Arthritis & Rheumatism, Volume 62,
November 2010 Abstract Supplement

Abstracts of the American College of
Rheumatology/Association of Rheumatology Health Professionals
Annual Scientific Meeting
Atlanta, Georgia November 6-11, 2010.


The Relationship between Disease Status in Wegener's Granulomatosis with the Development of Subclinical Atherosclerosis.

Hajj-Ali5,  Rula, Silverstein2,  Roy, Joseph1,  Douglas, Imrey2,  Peter, Hoffman4,  Gary S., Zhang2,  Li, Langford3,  Carol A.

Cleevland Clinic
Cleveland Clinic
Cleveland Clinic Foundation, Cleveland, OH
Cleveland Clinic Foundation, Pepper Pike, OH
Cleveland Clinic, Cleveland, OH

Background:

A role for inflammation in the development of accelerated atherosclerosis in patients with chronic inflammatory disease has been proposed. However, the pathophysiology of this process is not fully understood. The objective of this study was to asses the relationship between inflammatory disease in Wegener's granulomatosis (WG) with the development of subclinical atherosclerosis.

Methods:

Eligible consenting adult patients who met the 1990 ACR classification criteria for WG were enrolled from the Cleveland Clinic Center for Vasculitis Care and Research. Exclusion criteria included history of coronary heart disease, heart failure, stroke, peripheral vascular diseases, acute or chronic infection within the past 3 months, NSAID or aspirin use within a week of MP and platelet studies, or diagnosis of chronic inflammatory disease, an autoimmune disease, or thrombophilia. Disease status was measured by BVAS-WG, VDI, disease duration and numbers of relapses (from onset of disease diagnosis until enrollment in the current study). Classic atherosclerotic risk factors and other co-morbidities were recorded in addition to platelet aggregation responses and circulating microparticle (MP) levels. All patients underwent ultrasound of the carotid arteries to assess intima media thickness (IMT) as an outcome for subclinical atherosclerosis.

Results:

45 WG patients were included. In univariate analyses, systolic and diastolic blood pressure, creatinine, and age at onset of disease were significantly associated with a higher IMT with rho values of 0.37, 0.38, 0.35 and 0.54 respectively (p < 0.02 for all), determined by Spearman rank correlation (Table 1).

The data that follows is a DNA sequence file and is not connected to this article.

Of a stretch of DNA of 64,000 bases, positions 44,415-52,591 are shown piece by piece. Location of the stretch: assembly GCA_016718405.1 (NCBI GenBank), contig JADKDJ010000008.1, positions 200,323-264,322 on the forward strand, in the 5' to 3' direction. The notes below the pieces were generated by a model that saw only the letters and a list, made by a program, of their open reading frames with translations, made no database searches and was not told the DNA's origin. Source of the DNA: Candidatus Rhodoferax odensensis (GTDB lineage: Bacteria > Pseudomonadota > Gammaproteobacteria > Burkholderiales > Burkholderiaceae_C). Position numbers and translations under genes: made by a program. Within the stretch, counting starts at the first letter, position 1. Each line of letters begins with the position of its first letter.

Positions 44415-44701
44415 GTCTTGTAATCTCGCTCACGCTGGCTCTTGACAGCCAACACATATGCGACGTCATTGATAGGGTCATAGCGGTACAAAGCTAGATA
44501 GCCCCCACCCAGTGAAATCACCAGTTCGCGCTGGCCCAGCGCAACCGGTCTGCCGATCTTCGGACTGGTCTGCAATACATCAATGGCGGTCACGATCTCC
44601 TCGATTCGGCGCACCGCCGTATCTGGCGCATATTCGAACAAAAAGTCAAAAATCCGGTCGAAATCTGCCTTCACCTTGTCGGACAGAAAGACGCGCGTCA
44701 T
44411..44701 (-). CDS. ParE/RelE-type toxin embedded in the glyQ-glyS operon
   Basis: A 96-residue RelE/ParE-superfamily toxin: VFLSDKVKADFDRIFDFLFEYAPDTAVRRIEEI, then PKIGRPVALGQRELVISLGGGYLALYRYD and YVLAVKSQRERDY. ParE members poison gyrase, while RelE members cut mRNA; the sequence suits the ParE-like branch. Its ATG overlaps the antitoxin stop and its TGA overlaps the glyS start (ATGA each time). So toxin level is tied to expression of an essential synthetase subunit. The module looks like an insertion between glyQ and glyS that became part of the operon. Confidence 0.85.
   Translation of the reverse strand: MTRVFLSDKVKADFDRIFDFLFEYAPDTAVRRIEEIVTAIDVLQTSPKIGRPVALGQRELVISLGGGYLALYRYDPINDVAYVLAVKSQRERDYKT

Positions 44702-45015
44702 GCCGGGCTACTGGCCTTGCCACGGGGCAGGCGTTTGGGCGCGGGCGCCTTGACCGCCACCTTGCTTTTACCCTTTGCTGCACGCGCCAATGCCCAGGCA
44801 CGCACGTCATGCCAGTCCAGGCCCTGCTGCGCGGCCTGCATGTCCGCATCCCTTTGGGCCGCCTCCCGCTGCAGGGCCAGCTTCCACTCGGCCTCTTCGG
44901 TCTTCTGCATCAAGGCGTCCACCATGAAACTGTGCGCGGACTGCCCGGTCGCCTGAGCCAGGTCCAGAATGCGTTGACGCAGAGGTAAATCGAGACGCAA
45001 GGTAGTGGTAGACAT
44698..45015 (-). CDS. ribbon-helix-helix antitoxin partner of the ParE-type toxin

Table 1. Spearman rank correlation between IMT and patient characteristics

OutcomeVariableNrho95%CIP value
IMTBMI440.19(-0.12, 0.49)0.23
IMTSystolic blood pressure450.37(0.09, 0.66)0.012
IMTDiastolic blood pressure450.38(0.09, 0.66)0.011
IMTCreatinine450.35(0.06, 0.64)0.019
IMTHDL45-0.21(-0.51, 0.10)0.18
IMTLDL45-0.19(-0.50, 0.11)0.2
IMTFBG450.12(-0.18, 0.43)0.42
IMTAge at onset of disease450.54(0.28, 0.80)<0.001
IMTDisease Duration450.23(-0.07, 0.53)0.13
IMTAzathioprine Duration45-0.24(-0.53, 0.06)0.12
IMTMethotrexate Duration450.11(-0.20, 0.41)0.48
IMTCyclophosphamide Duration45-0.13(-0.43, 0.18)0.41
IMTCumulative Dose of cyclophosphamide45-0.15(-0.45, 0.16)0.34
IMTTotal MP counts45-0.18(-0.48, 0.12)0.23
IMTAnnexin counts45-0.2(-0.50, 0.10)0.18
IMTCD_14 MP counts45-0.04(-0.34, 0.27)0.81
IMTCD_16 MP counts45-0.12(-0.42, 0.19)0.45
IMTCD_18 MP counts450(-0.31, 0.31)0.99
IMTCD_41 MP counts45-0.16(-0.47, 0.14)0.29
IMTCD_105 MP counts45-0.21(-0.51, 0.09)0.16
IMTCD_144 MP counts450(-0.31, 0.31)0.99
IMTCD_235 MP counts43-0.05(-0.37, 0.26)0.73
IMTPlatelet aggregation400.24(-0.08, 0.56)0.14

When all variables were considered in a multiple regression model that included the total number of disease relapses, and after adjusting for the other significant factors, higher relapse number, older age at onset of disease, and higher diastolic blood pressure were found to be associated with higher IMT as shown in Table 2.

Table 2. Multiple regression model for assessing the association between IMT and sum of Flares

OutcomeParameterEstimate (%95 CI)P value
IMTFlare sum0.0119 (0.0001, 0.0236)0.003
 Age at onset of disease0.005 (0.003, 0.008)<0.001
 Diastolic blood pressure0.0033 (0.0003, 0.0064)0.031

Conclusion:

This is the first study that addresses disease status as it relates to atherosclerosis in WG. Our data suggests that total number of disease relapses, but not disease duration, is a more important risk factor for atherosclerosis and implies that the cumulative inflammatory events contributes to the development of atherosclerosis.

To cite this abstract, please use the following information:
Hajj-Ali, Rula, Silverstein, Roy, Joseph, Douglas, Imrey, Peter, Hoffman, Gary S., Zhang, Li, et al; The Relationship between Disease Status in Wegener's Granulomatosis with the Development of Subclinical Atherosclerosis. [abstract]. Arthritis Rheum 2010;62 Suppl 10 :2049
DOI: 10.1002/art.29814

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